(Carless & Douglas, in press; Carless & Sparkes, 2007; Raine, Truman, & Southerst, 2002). Third,
participation in sport or exercise can boost some people’s self-esteem (Faulkner, 2005; Faulkner &
Sparkes, 1999). Finally, sport and exercise helps some individuals rediscover a sense of identity
(Carless, 2007, in press; Carless & Douglas, in press).
While previous research suggests some important ways in which sport and exercise can help

people with serious mental health difficulties, the question of how these changes come about is far
from resolved. We suggest that the previously discussed social constructionist conception of
narrative theory has the potential to provide fruitful insights into this question. Given that this


D. Carless, K. Douglas / Psychology of Sport and Exercise 9 (2008) 576–594 581
project represents the first use of a social constructionist narrative approach to physical activity
and mental health research, in keeping with the ethos of interpretive research we attempt to
illuminate rather than pin down what Davidson and Roe (2007) recognise as ‘‘an extremely
complex terrain, about which we still know very little’’ (p. 460). Our purpose therefore is to
explore the ways in which narrative, identity and mental health relate to one another within the
specific context of sport, exercise and serious mental illness. Specifically, we focus on developing
understanding of how sport and exercise involvement can help some men with serious mental
illness through providing opportunities for the creation and sharing of personal stories which
facilitate the narrative (re)construction of identity and sense of self. We hope to achieve this by
exploring the kinds of stories 11 men with serious mental illness told about their experiences of
sport and exercise.


Participants and procedures

The interpretive approach used in this study was strongly influenced by our recognition of the
potential challenges, difficulties, and risks of conducting research in the context of serious mental
illness. In particular, given our desire to obtain first person narrative accounts of sport and
exercise within the context of serious mental illness, it was necessary to conduct interviews which
provided participants with opportunities to tell their own stories. According to Stone (2004),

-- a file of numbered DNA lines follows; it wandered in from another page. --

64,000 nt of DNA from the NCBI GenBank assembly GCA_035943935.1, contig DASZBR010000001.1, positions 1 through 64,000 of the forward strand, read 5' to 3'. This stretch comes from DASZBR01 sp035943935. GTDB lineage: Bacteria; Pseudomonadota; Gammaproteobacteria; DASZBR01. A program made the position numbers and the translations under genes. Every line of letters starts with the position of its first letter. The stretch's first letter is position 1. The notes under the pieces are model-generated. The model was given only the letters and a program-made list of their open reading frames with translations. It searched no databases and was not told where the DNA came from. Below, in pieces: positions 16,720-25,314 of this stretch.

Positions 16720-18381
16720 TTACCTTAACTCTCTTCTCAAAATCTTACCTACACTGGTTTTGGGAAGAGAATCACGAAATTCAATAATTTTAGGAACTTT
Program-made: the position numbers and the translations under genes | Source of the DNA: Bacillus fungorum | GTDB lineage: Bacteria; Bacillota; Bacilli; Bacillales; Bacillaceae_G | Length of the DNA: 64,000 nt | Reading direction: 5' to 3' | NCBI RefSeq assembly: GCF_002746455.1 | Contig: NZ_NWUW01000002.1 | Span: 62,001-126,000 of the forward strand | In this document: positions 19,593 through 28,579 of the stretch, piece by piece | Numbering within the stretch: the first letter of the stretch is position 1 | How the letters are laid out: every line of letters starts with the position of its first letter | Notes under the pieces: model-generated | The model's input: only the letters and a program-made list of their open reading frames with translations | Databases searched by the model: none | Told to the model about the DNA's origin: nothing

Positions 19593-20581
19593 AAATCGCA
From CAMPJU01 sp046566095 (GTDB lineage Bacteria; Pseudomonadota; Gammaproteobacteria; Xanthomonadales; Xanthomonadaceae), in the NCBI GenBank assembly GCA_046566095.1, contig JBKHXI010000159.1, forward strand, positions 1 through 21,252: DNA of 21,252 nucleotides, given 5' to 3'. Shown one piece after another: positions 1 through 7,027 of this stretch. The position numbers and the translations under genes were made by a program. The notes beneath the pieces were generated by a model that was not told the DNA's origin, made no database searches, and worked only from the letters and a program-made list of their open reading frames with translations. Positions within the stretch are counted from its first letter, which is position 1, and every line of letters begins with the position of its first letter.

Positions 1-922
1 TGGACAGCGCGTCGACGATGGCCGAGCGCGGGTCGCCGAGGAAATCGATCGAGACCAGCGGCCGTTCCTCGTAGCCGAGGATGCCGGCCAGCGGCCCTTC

however, there is a risk in telling these kinds of personal stories in the context of mental illness:

to formulate a narrative will necessitate a willed passage into and through the same spaces of
self—thought, memory and emotion—in which the illness has been, and possibly still is, manifest
y All of this, I want to suggest, means the narrative journey may be a perilous one. (p. 20)

In an effort to minimise the dangers which may arise from talking about and ‘revisiting’
potentially traumatic life phases, we employed two strategies of ethnographic research which we
believed would reduce the risk of participants experiencing distress.
The first strategy involved striving to develop a high degree of trust, rapport, and familiarity

with participants. Specifically, following ethical clearance from the NHS Trust Research Ethics
Committee, I (David Carless) engaged in prolonged immersion in the field over an 18 month
period where he participated in the daily life of a vocational rehabilitation centre for people with
serious mental illness. During this time, I took part in sport and exercise groups as well as social
and day-to-day activities which helped build trust and rapport with potential participants. For
Kitrina Douglas, trusting relationships and familiarity with participants were established through
Kitrina attending the centre on a weekly basis and coaching a golf activity group which was
developed, organised, and run by both authors and offered alongside other physical activity
sessions at the centre. Potential participants were identified on the basis of: (i) their personal
experience of both serious mental illness and sport/exercise participation; (ii) their willingness to
take part in the research; and (iii) mental health professionals’ assessment that the individual was